Greatness, true greatness, borne of excellence and deployed over an extended period, is not a prize many fighters acquire. The term is liberally used. An affectation encouraged by a culture of over-promotion and the superficiality of the social media age. Perception, however unsubstantiated it may prove, is always king.
Last night, as two of the modern era’s greatest, Juan Francisco Estrada and Roman Gonzales, waited to provide another example of their outstanding talent and devotion to the craft, the news Marvellous Marvin Hagler, the former Middleweight champion had passed away, aged 66, was revealed to the arena. A silence and sadness fell across proceedings, punctuated only by the trill of the ring bell, struck ten times in keeping with boxing’s tradition.
Michael Buffer was clearly emotional in announcing the news to the gathered audience and those of us fighting the call to sleep in the early hours of the morning shared his emotion too.
The fight was thankfully not subdued and served as a pulsating reminder of how greatness, of the type Marvin Hagler represented a luminous example, was once earned.
Across 12 rounds of elite combat Estrada and Gonzales exchanged 2,500 punches. There were few of those not selected with masterful timing, precision and purpose. Gonzales came closest to a decisive breakthrough, stiffening the Mexican’s legs in the early going, though the effect was momentary and that aside it was thrilling contest, fought at a brisk pace with mutual respect between the pair. Everything that is great about boxing. Both men would excel in any era they’d emerged in.
Combinations were multiple and from Gonzales, for periods, often relentless. His ability to cut off the ring, to draw opponents into a close quarters battle that is usually at odds with their own strengths, as it was for Estrada is timeless, and all too rare. The greater the proximity, the smaller the margins, the gaps. It is there that Gonzales’ ability is more profoundly employed. Estrada was willing to meet him there, and successful too, investing to the body and drawing Gonzales’ respect with combinations of his own. That both men could land the volume they did against each other, both accomplished defensively, made for a rich spectacle for those of us privy to what this fight promised.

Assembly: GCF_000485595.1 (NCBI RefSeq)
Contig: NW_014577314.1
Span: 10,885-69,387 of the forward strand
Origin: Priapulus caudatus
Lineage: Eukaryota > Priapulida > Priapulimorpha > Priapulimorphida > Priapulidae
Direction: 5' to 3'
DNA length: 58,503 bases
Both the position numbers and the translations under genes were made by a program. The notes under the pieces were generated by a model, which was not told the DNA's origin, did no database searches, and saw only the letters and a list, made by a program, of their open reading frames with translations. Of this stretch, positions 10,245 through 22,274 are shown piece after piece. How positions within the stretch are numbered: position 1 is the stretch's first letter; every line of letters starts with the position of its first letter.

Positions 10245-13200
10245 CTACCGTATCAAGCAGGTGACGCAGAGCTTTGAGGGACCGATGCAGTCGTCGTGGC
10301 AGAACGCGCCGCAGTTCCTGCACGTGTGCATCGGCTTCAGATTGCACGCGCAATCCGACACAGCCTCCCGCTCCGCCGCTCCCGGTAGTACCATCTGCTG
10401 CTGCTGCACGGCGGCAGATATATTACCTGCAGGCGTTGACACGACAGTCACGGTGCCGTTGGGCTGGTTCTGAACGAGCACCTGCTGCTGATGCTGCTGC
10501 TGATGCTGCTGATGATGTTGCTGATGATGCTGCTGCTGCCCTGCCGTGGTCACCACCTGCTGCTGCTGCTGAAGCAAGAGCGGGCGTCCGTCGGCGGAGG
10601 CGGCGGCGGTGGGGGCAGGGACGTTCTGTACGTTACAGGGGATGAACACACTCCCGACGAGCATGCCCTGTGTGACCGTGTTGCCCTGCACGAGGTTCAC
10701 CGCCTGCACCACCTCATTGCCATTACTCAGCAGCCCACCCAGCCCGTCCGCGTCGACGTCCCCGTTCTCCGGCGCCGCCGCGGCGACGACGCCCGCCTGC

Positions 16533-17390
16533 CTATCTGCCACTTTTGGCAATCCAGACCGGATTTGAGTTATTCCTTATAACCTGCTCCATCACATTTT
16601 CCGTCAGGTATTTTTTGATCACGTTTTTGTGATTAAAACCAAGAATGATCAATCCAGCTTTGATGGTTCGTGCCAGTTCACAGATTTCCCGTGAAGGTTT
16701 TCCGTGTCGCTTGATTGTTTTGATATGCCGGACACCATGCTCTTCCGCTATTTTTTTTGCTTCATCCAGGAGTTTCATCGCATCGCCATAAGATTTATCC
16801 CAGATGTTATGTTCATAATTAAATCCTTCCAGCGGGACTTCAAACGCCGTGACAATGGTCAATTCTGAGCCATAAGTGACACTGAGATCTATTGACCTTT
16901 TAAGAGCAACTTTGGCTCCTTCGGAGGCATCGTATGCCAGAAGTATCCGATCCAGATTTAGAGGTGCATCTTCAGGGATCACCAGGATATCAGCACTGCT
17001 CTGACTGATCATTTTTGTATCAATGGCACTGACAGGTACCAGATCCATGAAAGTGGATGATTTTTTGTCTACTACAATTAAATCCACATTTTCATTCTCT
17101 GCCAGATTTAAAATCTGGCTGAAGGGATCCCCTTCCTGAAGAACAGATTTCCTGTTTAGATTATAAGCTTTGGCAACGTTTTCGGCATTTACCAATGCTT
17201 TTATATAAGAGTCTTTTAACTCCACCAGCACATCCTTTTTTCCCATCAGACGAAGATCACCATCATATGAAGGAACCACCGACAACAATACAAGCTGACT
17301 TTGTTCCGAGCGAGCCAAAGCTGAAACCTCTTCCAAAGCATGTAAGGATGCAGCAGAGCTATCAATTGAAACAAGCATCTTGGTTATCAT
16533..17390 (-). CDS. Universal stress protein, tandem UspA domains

Scorecards stole a little from the lustre of the Estrada victory, consensus leant to Gonzales, but the scorn was largely reserved for a 117-111 card in the victor’s favour. Close though rounds were, it is hard to imagine Estrada won 9 of the 12. This writer found an even round but awarded the Nicaraguan the win on 6 rounds to 5. Notes were scribbled on Gonzales’ tactic of conceding the opening minute in handful of rounds with a view to finish the session strongly, a veteran’s trick the ringside judges appear to have seen through. The 117-111 included a sweep of the last five rounds, which added further to the criticism the tally drew.
A paragraph should be all the time afforded the scoring, it was a razor tight contest of the highest quality and while the majority consider Gonzales the victor, Estrada was not the beneficiary of a stolen decision. He matched Gonzales punch output and had success in every round too. Less successful when he sacrificed his natural height and reach advantages but even in the maelstrom of the ‘phone box’ Gonzales invited him into, Estrada still had success.
With the fight finished, the scores announced and the television switched off, thoughts turned back to Marvin Hagler. Another man who would meet you in the phone booth, or walk you down and beat you up, or break you down from distance, in short he could beat you in any sort of fight, yours or his. Switching stances, punching holes in opponents, with a chin of cast iron. He was more than even the greatness of Saturday night. Greater even than Gonzales.
A transcendent fighter gone too soon at 66, missing the championship rounds of life that his greatness, his character and contribution thoroughly deserved.